In line with Apple’s stance, a new Supreme Court decision this morning has ruled that in general the government will need a warrant to collect information from wireless carriers like location data.
Reported by The New York Times, the ruling that passed by a 5-4 vote will have an impact on a wide variety of personal information that third-parties hold. This includes bank and financial records, texts and emails, internet search history and more.
However, Chief Justice John G. Roberts Jr. wrote about the decisions boundaries.
“We hold only that a warrant is required in the rare case where the suspect has a legitimate privacy interest in records held by a third party,” the chief justice wrote. The court’s four more liberal justices joined his opinion.
Today’s ruling stems from a 2010 case of armed robberies in Detroit in which prosecutors used data from wireless carriers to make a conviction. In this case, lawyers had access to about 13,000 location data points.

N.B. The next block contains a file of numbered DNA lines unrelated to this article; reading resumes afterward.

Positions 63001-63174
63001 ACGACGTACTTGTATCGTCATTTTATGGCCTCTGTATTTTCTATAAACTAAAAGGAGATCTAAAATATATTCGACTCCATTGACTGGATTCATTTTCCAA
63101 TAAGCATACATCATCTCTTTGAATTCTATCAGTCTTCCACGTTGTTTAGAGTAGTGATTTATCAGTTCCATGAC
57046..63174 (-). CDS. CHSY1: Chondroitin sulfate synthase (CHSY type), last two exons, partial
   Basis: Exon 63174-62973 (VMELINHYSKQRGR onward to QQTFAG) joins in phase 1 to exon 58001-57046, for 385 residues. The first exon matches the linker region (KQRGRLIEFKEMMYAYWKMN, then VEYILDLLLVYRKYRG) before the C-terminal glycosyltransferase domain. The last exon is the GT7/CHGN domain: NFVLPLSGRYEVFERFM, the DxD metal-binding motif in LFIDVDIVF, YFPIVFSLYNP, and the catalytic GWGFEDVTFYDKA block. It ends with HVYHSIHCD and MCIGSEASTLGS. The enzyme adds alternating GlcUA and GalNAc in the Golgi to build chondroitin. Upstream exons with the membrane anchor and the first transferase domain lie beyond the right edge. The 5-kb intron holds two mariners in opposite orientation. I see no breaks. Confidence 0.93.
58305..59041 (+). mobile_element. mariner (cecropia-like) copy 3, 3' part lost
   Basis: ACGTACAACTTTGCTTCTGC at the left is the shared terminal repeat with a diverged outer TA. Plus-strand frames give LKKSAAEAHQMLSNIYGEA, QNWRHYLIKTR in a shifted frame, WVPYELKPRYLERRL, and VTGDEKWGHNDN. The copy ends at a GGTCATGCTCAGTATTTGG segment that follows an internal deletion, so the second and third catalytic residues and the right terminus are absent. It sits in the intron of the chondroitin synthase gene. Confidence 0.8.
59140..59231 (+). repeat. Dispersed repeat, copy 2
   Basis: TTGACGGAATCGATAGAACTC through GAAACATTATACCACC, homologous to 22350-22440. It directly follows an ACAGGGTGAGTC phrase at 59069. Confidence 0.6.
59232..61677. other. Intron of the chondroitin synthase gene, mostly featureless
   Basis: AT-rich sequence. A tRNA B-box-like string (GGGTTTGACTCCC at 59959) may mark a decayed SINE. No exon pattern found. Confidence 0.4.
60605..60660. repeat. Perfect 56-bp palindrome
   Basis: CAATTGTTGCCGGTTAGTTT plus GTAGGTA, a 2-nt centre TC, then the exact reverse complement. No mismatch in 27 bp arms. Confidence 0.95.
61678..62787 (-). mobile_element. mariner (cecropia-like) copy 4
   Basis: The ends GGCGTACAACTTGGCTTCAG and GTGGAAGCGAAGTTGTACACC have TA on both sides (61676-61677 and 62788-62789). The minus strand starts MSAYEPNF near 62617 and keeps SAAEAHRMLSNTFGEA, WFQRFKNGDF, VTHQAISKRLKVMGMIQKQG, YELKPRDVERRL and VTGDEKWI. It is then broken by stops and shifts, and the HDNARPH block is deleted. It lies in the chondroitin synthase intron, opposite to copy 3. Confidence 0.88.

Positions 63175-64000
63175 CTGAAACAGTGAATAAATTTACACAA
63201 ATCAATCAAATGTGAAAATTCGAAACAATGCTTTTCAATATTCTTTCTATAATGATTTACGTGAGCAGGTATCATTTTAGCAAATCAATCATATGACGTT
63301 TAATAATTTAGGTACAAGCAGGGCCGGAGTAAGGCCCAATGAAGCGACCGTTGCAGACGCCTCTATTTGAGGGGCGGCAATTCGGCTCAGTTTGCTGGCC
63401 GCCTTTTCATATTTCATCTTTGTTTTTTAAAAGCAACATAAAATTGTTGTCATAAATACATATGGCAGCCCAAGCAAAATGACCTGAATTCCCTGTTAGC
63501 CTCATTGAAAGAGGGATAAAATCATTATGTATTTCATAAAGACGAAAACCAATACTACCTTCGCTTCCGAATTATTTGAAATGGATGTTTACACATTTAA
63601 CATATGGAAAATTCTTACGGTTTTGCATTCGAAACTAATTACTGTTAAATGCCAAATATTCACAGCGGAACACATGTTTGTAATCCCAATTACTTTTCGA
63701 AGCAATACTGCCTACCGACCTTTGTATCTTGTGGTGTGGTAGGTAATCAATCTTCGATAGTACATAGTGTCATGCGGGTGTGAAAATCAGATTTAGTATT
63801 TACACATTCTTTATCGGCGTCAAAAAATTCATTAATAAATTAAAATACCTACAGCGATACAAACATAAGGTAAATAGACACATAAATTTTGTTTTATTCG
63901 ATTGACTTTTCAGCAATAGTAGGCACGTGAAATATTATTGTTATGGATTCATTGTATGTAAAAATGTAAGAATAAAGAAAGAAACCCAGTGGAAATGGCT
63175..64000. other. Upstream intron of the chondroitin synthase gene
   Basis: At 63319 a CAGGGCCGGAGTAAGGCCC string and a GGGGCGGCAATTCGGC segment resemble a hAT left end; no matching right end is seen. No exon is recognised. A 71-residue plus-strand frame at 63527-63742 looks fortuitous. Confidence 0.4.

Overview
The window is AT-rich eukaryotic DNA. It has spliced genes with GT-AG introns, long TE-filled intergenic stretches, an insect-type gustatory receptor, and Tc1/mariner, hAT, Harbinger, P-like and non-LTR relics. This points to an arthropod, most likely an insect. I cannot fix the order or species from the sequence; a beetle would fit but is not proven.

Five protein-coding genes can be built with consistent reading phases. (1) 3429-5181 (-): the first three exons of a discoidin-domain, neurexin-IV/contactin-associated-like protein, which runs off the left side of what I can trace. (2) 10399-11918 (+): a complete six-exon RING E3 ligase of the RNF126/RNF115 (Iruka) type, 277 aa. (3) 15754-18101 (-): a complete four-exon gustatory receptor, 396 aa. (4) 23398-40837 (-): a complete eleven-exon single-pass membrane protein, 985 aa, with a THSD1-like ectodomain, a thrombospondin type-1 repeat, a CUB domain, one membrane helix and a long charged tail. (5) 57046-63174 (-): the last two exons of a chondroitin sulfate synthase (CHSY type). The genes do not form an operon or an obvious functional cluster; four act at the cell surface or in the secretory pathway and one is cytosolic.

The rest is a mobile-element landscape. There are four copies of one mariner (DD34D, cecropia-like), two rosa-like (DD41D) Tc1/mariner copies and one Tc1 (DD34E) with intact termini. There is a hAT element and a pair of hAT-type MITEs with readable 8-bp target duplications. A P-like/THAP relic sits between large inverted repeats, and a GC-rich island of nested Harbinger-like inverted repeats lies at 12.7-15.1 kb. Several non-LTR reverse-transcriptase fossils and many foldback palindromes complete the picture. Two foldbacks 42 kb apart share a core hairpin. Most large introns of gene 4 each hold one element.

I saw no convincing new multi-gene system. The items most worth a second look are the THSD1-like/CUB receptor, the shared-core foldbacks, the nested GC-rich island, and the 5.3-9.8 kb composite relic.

The sticking point has been whether access and use of data like this violates the Fourth Amendment. Apple, along with Google and Facebook had previously submitted a brief to the Supreme Court arguing for privacy protection:
“No constitutional doctrine should presume,” the brief said, “that consumers assume the risk of warrantless government surveillance simply by using technologies that are beneficial and increasingly integrated into modern life.”
While warrants won’t be required to collect data in all circumstances moving forward, today’s ruling is a step forward in protecting privacy for individuals.